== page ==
Philippines on alert as volcano spews ash
Philippine scientists said that a "hazardous eruption" of a volcano in the archipelago could be days or weeks away, and urged the evacuation of nearby residents from their homes.
Hundreds of families living around Mount Mayon in central Albay province are expected to be moved to safer areas after the Philippine Institute of Volcanology and Seismology raised the alarm.
Mayon, a near-perfect cone located about 330 kilometers (205 miles) southeast of the capital Manila, is considered one of the most volatile of the country's 24 active volcanoes.
The seismology agency said it observed three fast-moving avalanches of volcanic ash, rock and gases, known as pyroclastic density currents (PDCs), on Mayon's slopes on Thursday.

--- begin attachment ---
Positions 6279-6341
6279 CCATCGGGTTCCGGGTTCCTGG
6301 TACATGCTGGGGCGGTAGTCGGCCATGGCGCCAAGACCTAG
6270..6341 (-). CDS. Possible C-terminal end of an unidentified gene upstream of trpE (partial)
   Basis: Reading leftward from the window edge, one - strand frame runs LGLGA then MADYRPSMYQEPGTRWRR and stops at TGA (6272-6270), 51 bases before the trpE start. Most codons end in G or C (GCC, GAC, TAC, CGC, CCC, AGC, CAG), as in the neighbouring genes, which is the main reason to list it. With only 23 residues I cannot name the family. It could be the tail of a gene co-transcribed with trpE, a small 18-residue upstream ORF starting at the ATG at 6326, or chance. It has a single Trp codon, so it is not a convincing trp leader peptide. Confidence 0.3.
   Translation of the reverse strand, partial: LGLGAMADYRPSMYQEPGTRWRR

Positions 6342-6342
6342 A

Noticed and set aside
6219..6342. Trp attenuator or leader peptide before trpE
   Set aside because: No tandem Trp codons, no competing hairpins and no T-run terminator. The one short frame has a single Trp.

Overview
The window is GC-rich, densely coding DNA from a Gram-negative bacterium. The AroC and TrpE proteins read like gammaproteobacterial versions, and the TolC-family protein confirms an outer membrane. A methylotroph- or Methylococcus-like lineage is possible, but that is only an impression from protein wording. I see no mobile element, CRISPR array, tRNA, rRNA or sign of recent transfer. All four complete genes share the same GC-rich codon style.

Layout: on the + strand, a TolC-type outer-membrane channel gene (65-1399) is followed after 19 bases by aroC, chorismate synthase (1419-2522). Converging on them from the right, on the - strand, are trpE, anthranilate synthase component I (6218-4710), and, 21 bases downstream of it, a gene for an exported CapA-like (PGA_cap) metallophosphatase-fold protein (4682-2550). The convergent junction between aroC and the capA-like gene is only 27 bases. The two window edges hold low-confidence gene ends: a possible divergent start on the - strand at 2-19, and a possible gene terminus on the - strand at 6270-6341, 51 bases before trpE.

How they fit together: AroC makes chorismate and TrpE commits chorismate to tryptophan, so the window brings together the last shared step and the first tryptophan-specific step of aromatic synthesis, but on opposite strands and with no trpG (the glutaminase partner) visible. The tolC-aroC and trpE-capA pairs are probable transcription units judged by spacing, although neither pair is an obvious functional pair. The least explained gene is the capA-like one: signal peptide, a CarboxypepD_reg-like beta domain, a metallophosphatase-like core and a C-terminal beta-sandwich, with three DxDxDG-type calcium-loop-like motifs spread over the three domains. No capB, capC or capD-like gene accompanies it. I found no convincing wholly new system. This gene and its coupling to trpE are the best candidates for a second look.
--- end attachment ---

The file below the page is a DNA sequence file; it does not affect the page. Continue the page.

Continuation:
There are "increased chances of lava flows and hazardous PDCs... and of potential explosive activity within weeks or even days", the agency said, raising the alert level from two to three on a scale of zero to five.
"All necessary preparations are being done," said Eugene Escobar, the Albay provincial disaster management agency's officer-in-charge.
Rommel Negrete, an officer for the agency, said residents would be evacuated from Anoling village on the volcano's slopes.
Meanwhile, Taal volcano, located about 50 kilometers (31 miles) south of Manila, has been releasing sulfur dioxide this week, blanketing surrounding areas in smog and prompting warnings for people to stay indoors.
Steam-rich plumes have been recorded rising two kilometers (1.2 miles) into the sky, the seismology agency said on Thursday. It has left the alert level at one.
Five years ago, Mayon displaced tens of thousands of people after spewing millions of tons of ash, rocks and lava.
The most powerful explosion in recent decades was the 1991 eruption of Mount Pinatubo, about 100 kilometers (62 miles) northwest of Manila, which killed more than 800 people.
It sent out an ash cloud that traveled thousands of kilometers in a matter of days and was blamed for damaging nearly two dozen aircraft.
© 2023 AFP